Every morning I wake up and get a chance to cuddle in bed with my son and my baby girl. She turned 6 months old on today, so she’s all about conquering those baby milestones. She’s sitting up on her own, pulling to stand, figuring out her balance and falling on her butt all the time.
It’s powerful for a mother to watch her young child develop, to see her or his mind reeling and wonder just what’s going on in that fast growing little brain of theirs.
And as a mother, I want to see that determined look on her face all the time. When she’s five, I want to see that look of wonder and accomplishment again when she reads a book for the first time. When she’s 13, I want to see her shine with excitement when she wins a contest for whatever talent she’s chosen to cultivate.
Parents want that for our children. We spend a lot of time, effort and money into creating ways for our children to expand, and fully embrace what they want to become.
Yet somehow, when we reach the magical age of 30 or so, the magic sort of starts to melt away.
Suddenly achievements aren’t really accomplishments anymore, they’re responsibilities.
When we make choices based on our desires we’re taking unnecessary risks.
When we want more we’re ungrateful.
When we want to keep striving, we’re unhappy with what we’ve been given.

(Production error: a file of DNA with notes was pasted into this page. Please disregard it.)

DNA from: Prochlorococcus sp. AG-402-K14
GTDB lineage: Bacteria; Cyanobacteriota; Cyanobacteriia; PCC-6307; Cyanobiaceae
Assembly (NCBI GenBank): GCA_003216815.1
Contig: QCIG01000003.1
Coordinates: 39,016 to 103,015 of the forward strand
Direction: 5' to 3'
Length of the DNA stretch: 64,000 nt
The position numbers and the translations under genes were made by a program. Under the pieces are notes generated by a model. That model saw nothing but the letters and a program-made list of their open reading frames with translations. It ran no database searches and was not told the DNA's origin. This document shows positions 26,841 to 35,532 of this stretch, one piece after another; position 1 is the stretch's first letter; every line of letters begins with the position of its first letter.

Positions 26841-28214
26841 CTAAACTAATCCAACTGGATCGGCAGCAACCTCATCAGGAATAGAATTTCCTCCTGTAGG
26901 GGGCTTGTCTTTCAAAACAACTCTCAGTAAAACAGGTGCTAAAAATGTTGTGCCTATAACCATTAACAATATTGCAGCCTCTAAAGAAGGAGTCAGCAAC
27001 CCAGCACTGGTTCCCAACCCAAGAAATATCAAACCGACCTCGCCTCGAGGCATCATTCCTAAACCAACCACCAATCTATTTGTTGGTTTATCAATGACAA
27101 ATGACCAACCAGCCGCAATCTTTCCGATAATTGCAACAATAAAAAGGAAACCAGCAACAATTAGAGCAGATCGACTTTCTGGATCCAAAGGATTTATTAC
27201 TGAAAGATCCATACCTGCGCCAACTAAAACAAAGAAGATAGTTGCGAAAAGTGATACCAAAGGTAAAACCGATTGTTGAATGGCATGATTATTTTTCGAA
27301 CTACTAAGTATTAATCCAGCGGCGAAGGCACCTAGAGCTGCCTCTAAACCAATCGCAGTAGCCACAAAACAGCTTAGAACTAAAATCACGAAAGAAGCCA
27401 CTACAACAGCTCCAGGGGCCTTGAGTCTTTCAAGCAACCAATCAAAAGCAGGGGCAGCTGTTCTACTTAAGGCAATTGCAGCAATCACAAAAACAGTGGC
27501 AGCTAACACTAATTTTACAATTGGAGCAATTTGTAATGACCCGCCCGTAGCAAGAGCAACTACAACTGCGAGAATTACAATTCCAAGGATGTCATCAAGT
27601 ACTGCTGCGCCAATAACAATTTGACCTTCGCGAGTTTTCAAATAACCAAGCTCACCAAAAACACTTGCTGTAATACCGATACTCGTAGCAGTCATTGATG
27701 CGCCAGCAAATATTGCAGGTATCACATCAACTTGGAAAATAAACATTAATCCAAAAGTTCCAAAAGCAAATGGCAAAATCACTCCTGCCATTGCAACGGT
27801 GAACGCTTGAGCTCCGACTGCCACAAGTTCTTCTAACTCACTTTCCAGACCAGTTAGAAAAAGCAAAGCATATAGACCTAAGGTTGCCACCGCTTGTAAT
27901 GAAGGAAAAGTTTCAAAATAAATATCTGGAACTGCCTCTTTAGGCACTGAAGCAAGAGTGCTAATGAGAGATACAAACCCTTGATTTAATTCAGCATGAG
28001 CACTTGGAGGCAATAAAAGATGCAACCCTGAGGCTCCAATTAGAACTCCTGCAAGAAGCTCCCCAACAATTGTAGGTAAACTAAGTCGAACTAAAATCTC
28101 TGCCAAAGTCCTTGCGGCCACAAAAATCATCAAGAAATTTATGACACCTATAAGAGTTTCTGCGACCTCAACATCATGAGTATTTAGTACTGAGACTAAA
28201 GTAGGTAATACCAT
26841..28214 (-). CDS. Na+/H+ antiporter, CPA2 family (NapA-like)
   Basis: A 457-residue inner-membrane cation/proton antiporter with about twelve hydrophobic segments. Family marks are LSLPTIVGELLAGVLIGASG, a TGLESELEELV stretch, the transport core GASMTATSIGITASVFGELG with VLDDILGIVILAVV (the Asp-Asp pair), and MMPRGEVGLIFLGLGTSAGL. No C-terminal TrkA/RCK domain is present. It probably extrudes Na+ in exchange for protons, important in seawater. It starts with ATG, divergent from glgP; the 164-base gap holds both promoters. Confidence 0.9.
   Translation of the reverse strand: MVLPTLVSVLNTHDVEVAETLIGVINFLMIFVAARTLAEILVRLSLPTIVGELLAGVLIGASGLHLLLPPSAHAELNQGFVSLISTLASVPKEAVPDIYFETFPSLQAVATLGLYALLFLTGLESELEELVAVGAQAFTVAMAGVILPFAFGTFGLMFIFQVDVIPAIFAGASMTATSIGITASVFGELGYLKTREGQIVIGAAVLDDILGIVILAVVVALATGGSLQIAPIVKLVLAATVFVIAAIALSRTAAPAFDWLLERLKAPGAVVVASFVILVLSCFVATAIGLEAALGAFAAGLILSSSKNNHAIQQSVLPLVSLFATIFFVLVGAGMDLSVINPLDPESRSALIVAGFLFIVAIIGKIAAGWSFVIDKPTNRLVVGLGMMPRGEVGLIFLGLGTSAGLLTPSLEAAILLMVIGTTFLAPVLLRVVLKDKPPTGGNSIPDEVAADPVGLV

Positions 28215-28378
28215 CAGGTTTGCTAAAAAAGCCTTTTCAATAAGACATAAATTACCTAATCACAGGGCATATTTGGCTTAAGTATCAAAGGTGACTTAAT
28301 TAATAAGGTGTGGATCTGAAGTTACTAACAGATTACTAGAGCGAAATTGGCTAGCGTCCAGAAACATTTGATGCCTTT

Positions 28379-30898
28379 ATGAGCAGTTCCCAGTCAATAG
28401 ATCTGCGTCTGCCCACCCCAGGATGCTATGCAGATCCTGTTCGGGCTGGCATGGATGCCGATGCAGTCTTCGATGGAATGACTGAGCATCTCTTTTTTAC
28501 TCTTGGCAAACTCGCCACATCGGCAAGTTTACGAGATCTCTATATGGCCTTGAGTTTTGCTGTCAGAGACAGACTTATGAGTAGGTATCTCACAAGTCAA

Today I’m saying to hell with that kind of logic. It’s that kind of mindset that makes adults boring, and allows us to settle for mediocrity. Wanting more is not selfish - it’s human nature. It’s in our DNA to continue pushing forward. Our minds are designed to think deeply, to create, to find innovative solutions.
Don’t let the generic, temporal opinions of society destroy millions of years of evolutionary perfection. Use your brain, let those ideas fuel your passion and get your butt off the hamster wheel and into a path of self discovery and personal growth.
Because the second we stop growing is the second we start to decay.
Death happens because we stop producing.
Life happens when we create.
You can want more and still feel satisfied with what you have right now. Wanting more isn’t selfish, it doesn’t mean you’re going through a midlife crisis, or that you should regret your choices. In fact, getting a chance to embark on a new project, to stretch your comfort zone or to rise to meet goals you thought weren’t possible is not only okay, it’s the way it’s supposed to be. So stop letting fear or guilt stop you from going after what you want.
Let me know about your big ambitions in the comments below.